EarlySense is an Israel-based company that has developed a patient monitoring solution that involves a sensor placed under the patient’s mattress to monitor heart and respiratory rate, as well as movement and sleep. In addition to its work with hospital systems, EarlySense has expanded the uses of its contact-free continuous monitoring solutions through a partnership with telehealth company American Well.
Through the partnership, EarlySense users located in the United States will gain access to a pool of clinical experts and be able to initiate consultation sessions with doctors practicing on American Well’s Amwell service whenever users have questions or see opportunities to improve their sleep or general health. This service is available alongside EarlySense's newly launched home digital health solution, LIVE.
EarlySense's home solution includes a patented sensor that monitors and analyzes more than 50,000 data points every night, including heart rate, breathing patterns, sleep and motion, to provide a precise picture of overall health. Placed under a mattress, the sensor requires no uncomfortable wires or wristbands, enabling accurate monitoring with no change to one’s daily routine, according to the company.
“One of the key attributes of a superior telehealth experience is how informed the physician is about the patient in front of them, said Roy Schoenberg, CEO of American Well, in a prepared statement. "The ability of new technologies to collect and deliver patient information to the remote physician, during a telehealth consult, will have a dramatic impact on its value to patients. Companies like EarlySense are at the forefront of this evolution.”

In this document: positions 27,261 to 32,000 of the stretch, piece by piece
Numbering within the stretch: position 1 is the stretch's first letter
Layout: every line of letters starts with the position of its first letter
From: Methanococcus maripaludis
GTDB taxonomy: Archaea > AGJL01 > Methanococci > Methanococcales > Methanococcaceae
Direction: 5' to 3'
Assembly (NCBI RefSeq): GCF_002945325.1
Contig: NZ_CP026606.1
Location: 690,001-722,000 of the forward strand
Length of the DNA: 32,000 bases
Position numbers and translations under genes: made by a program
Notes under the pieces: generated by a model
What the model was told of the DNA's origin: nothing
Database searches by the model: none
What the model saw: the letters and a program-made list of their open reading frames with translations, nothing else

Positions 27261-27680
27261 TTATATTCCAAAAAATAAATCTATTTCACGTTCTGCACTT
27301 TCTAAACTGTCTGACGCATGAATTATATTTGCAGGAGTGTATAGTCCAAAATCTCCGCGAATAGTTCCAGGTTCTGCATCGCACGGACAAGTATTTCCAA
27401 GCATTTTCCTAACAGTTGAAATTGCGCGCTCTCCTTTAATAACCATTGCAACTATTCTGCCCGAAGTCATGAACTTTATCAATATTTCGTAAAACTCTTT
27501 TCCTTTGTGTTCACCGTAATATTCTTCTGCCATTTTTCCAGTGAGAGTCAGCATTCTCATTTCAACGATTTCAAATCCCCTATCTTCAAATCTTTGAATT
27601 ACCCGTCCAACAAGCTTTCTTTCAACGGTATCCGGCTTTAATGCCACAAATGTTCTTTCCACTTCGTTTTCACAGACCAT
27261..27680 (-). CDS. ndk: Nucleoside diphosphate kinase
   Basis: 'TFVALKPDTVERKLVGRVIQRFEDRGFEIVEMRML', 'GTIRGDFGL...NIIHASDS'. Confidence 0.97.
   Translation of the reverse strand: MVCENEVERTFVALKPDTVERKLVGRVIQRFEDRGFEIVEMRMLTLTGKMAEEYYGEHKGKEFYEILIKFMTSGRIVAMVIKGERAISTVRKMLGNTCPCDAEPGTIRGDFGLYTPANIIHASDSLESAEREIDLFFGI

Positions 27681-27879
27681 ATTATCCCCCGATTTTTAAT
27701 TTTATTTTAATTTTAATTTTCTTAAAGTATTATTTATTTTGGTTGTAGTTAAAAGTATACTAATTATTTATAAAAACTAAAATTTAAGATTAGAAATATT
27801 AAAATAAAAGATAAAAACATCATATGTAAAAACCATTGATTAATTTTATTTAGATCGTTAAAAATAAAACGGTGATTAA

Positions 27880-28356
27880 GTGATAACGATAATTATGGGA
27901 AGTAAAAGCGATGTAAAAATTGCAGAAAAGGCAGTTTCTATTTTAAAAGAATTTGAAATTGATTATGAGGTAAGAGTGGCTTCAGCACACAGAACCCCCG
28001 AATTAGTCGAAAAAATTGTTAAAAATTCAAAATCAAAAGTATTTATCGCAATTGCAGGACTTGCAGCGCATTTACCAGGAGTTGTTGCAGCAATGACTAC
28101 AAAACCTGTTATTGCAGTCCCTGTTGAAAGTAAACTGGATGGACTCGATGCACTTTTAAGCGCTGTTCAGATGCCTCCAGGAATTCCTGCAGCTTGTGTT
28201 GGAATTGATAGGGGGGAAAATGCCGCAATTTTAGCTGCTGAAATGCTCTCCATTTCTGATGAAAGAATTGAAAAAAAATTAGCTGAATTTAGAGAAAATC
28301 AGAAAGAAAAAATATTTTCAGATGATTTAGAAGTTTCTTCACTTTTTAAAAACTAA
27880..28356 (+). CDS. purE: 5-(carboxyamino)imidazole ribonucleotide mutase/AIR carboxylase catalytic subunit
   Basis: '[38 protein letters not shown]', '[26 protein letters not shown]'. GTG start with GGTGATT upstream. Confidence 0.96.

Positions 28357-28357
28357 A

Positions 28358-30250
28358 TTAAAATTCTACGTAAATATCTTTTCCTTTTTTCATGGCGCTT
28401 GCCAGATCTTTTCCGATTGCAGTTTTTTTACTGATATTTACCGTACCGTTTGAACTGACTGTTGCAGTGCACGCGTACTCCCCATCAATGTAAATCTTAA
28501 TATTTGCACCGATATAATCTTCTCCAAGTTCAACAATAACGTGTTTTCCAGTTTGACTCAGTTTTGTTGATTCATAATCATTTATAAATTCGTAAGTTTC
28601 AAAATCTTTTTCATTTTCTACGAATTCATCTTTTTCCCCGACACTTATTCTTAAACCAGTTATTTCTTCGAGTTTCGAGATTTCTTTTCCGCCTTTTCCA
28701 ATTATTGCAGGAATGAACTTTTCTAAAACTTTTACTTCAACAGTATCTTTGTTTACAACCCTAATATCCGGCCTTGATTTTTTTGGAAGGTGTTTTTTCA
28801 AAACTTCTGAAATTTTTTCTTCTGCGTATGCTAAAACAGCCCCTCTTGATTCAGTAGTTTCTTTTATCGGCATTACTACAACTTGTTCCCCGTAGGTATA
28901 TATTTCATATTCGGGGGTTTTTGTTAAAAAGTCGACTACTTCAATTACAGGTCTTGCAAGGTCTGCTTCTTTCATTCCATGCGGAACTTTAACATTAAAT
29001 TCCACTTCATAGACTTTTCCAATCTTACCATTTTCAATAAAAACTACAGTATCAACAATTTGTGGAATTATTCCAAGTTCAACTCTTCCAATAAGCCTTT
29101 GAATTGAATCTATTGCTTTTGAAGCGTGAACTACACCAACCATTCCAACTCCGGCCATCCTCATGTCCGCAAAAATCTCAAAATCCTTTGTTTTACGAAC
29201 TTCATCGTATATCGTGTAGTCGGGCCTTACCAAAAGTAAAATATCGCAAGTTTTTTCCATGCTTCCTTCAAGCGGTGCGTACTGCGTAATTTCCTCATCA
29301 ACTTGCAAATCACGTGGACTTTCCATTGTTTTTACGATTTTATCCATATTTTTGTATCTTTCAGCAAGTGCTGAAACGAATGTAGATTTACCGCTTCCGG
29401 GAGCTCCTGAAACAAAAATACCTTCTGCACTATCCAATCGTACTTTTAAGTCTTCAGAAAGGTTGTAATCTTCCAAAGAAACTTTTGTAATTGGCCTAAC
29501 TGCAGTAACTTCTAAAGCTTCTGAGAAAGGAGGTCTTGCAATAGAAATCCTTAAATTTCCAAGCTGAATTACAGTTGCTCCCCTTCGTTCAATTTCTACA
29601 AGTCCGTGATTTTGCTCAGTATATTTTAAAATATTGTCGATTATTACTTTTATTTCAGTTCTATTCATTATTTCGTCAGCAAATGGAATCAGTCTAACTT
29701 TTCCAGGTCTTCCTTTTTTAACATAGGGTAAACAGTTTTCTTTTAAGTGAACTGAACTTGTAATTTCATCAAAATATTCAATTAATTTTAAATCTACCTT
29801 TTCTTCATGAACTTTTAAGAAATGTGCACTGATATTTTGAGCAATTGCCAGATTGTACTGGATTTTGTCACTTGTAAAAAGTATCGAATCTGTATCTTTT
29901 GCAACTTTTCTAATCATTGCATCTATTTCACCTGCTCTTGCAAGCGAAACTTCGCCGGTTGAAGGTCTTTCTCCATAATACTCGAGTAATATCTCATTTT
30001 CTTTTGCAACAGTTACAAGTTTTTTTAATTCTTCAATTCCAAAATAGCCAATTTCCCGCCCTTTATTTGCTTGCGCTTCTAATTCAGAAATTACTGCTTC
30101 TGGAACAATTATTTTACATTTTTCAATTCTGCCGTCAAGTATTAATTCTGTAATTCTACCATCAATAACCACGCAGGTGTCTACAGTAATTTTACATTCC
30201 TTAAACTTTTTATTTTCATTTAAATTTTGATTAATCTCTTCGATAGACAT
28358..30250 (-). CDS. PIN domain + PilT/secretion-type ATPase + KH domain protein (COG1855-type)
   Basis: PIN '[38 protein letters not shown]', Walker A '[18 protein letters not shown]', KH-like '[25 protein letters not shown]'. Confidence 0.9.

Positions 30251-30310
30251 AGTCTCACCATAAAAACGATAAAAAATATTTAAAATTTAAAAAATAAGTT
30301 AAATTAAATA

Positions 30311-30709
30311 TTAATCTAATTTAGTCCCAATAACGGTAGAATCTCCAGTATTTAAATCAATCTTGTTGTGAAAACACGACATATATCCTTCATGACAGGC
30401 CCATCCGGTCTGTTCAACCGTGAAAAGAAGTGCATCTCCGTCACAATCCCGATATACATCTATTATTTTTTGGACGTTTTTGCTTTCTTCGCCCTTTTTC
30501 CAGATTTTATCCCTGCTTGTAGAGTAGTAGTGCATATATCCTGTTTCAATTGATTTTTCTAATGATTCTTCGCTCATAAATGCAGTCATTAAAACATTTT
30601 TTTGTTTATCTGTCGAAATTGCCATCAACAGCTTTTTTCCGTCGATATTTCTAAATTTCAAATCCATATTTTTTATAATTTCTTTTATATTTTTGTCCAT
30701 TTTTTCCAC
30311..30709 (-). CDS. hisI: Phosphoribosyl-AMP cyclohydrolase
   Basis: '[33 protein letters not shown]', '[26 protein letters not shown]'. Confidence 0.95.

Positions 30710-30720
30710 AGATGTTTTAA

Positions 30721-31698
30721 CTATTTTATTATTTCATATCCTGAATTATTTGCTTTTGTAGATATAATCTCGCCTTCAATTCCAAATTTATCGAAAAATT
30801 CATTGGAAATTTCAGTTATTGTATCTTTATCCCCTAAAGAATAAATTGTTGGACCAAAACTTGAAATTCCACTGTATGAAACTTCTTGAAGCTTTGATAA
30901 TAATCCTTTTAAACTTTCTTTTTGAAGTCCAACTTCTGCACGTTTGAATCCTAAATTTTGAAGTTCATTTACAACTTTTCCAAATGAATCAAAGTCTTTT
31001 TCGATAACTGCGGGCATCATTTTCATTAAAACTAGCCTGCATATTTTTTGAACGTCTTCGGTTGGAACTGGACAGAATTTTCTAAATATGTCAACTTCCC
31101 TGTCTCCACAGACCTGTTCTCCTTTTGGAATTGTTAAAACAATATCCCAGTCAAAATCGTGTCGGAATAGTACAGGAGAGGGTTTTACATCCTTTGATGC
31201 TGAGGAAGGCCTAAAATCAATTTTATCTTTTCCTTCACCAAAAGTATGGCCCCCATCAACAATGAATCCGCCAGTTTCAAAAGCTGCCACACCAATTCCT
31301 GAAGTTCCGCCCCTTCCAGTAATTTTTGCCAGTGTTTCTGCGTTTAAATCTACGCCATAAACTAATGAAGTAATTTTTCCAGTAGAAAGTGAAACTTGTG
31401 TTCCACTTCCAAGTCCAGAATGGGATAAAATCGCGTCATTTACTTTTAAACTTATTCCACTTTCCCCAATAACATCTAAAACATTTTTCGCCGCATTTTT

In 2015, Healthcare Informatics named EarlySense one of its “Up and Comer” companies to accompany the HCI 100 list.
At the time, Tim O’Malley, the company’s president, told Healthcare Informatics that the company was actually created by its four founders as a way to monitor respiratory patterns of children with asthma in the home. Although the solution worked, they had trouble working through reimbursement issues, O’Malley said. So they expanded the use to encompass adverse event monitoring that could give early warning around specific events that had to do with heart rate, respiratory and body motion of a patient in the hospital.
O’Malley said that once a patient leaves post-anesthesia recovery, they are usually not monitored as closely. “Lots of patients should be monitored on a continual or near-continual basis, but because of staffing issues they are monitored every two to four hours,” he says. “During that four-hour period we are going to have 50,000 data points and can send messages to the mobile communication devices used by hospital staff.” EarlySense assists clinicians in early detection of patient deterioration, helping to prevent adverse events, including code blues, preventable ICU transfers, patient falls and pressure ulcers.
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